Cloud Computing: Security a HurdleHealthcare CISOs, Privacy Advocate Outline Concerns
While cloud computing can often provide cost-effective and convenient ways for healthcare organizations to store and share data and diagnostic images, two CISOs and a privacy advocate caution that security concerns are substantial.
At a recent conference, the CISOs spelled out their concerns, ranging from difficulty enforcing strong business associate agreements with cloud providers to vendors' lack of openness about the robustness of their security measures.
Meanwhile, patient privacy advocate Deborah Peel, M.D., has asked federal regulators to provide healthcare organizations with specific guidance about data security and privacy in cloud computing.
The 2012 Healthcare Information Security Today survey, conducted by HealthcareInfoSecurity and sponsored by RSA, found that only 36 percent of healthcare organizations are using cloud computing, such as for data or image storage or remote hosting of electronic health records or other applications. The biggest concern, the survey shows, is enforcing security policies and HIPAA compliance. (Complete survey results will be available soon).
During a panel discussion about cloud computing at the HIMSS Privacy and Security Forum in Boston in December, Jennings Aske, CISO and chief privacy officer at Partners Healthcare, said some cloud vendors seem to skirt responsibility for security and privacy issues. Partners recently tried to identify ways to securely share data via a cloud platform. "We selected a vendor who refused to sign a business associate agreement. That was a deal breaker," he said.
Darren Lacey, CISO at Johns Hopkins University and its health system, said that many consumer-grade cloud computing offerings aren't suitable for healthcare data. "A lot of cloud organizations use e-mail addresses as your identity," he said. Not only is that insufficient for healthcare data security, it also makes it too easy for healthcare users to establish their own consumer accounts, he contended.
Aske and Lacey also complained that cloud services providers often are reluctant to make available their security audit logs or penetration test results, which they see as essential to judging whether a vendor is trustworthy.
"The reality is that a lot of companies don't want to be transparent about their testing," Aske said.
"Any software-as-a-service provider should have robust testing methodology and security testing that should be done by a third party," Lacey said in an interview with HealthcareInfoSecurity following the panel. "There should be full-on penetration testing, and the results should be made available to customers. But the problem is even those tests results can be redacted."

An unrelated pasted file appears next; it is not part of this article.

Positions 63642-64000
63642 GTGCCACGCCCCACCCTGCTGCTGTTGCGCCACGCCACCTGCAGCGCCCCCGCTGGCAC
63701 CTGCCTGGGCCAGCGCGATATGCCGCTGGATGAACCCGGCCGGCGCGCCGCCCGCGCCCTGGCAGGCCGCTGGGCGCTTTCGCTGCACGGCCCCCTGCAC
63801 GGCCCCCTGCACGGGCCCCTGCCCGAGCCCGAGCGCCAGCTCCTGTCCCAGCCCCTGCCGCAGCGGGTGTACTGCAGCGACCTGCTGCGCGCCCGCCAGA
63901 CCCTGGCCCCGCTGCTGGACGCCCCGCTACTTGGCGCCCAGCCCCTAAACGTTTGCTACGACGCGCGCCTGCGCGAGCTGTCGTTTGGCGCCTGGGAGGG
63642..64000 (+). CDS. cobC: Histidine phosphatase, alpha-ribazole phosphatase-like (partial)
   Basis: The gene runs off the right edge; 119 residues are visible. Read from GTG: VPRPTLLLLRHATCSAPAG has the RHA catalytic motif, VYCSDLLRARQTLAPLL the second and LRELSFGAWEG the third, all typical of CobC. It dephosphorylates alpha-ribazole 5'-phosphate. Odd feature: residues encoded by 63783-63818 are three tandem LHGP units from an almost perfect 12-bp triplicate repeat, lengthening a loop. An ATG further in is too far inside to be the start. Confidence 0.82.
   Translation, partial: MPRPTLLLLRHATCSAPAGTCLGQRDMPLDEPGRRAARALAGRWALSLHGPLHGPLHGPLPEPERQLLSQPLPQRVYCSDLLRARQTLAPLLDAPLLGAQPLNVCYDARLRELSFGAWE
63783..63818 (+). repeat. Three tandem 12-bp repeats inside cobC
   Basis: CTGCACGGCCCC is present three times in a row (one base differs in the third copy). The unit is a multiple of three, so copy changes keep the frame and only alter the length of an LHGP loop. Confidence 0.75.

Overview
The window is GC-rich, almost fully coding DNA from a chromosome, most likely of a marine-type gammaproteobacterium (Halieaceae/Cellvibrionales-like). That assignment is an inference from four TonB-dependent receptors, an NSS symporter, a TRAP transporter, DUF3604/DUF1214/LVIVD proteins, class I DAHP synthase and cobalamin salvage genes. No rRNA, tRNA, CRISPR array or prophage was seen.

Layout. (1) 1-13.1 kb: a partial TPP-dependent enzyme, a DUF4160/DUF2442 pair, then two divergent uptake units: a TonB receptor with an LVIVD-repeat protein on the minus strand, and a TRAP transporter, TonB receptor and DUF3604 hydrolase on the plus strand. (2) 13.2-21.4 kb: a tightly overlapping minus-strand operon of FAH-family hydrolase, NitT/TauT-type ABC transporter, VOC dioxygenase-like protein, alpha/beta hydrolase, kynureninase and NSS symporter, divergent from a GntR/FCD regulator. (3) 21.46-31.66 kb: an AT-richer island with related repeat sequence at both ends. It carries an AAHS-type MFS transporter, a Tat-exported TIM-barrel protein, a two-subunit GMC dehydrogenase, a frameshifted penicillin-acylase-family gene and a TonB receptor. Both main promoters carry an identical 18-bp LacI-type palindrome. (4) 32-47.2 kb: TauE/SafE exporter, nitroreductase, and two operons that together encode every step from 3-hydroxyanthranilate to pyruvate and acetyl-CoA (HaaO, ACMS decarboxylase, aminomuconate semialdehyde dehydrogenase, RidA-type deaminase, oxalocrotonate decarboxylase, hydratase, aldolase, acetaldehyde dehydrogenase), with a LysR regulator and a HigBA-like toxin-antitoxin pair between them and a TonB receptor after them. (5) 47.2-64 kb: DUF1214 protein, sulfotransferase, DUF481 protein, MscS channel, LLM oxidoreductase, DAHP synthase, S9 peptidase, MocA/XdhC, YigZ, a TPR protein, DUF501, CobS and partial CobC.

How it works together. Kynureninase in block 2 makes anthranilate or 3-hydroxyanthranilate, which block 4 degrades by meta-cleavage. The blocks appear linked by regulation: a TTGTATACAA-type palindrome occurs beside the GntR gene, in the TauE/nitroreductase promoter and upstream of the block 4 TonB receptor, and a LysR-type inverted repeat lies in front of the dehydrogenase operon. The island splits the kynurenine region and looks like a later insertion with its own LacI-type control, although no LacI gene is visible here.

Official Guidance Sought
The growing adoption of EHRs as a result of federal HITECH Act incentives is fueling interest in using EHRs remotely hosted in the cloud to cut start-up costs, said Peel, founder of the advocacy group Patient Privacy Rights. That underscores a need for the Department of Health and Human Services to address data security and privacy concerns about cloud computing, she said in a late December letter to HHS.
In her letter, Peel urged HHS to create guidance for healthcare providers moving data to the cloud.
"It is our understanding that other federal agencies, such as the Office of Management and Budget, National Institute of Standards and Technology, Federal Financial Institutions Examination Council, FedRAMP and the Department of Education already have issued guidance related to the provision of cloud services," Peel wrote. "We recommend [HHS develop] guidance for health information with standards at least as rigorous as those developed by NIST."
In her letter, Peel suggested the cloud guidance cover the following criteria:
- Administrative, physical, and technical safeguards for cloud vendors, such as comprehensive risk assessments by external auditors, audit controls that cannot be turned off, data encryption, robust access controls, intrusion detection and automated server management systems;
- Security standards that are consistent and compatible with the HIPAA Security Rule and the HITECH breach notification requirements;
- Standards for protecting the privacy of patient-identifiable health information in the cloud;
- Business associate agreement requirements on cloud privacy and security;
"We believe that by issuing guidance, HHS can advance the goal to protect patient information," Peel wrote.
In a statement provided to HealthcareInfoSecurity in response to an inquiry about whether HHS will consider developing cloud computing guidance, a spokeswoman for the HHS Office for Civil Rights said there is already "quite a wealth of guidance materials on this topic that has been developed by the National Institute for Standards and Technology, the Government Accounting Office and others. The HIPAA Security Rule requirements are technology neutral. Cloud computing is but one pathway among many for storing and transacting electronic protected health information."
Under the HIPAA Security Rule, OCR notes, a healthcare provider can permit a business associate, such as a cloud vendor, to create, receive, maintain or transmit electronic protected health information only if it obtains satisfactory assurances that the business associate will appropriately safeguard the information.
On Jan. 7, Joy Pritts, chief privacy officer for HHS' Office of the National Coordinator for Health IT, will participate in a panel discussion in Washington on cloud computing issues with Peel and others. The event is being hosted by Patient Privacy Rights.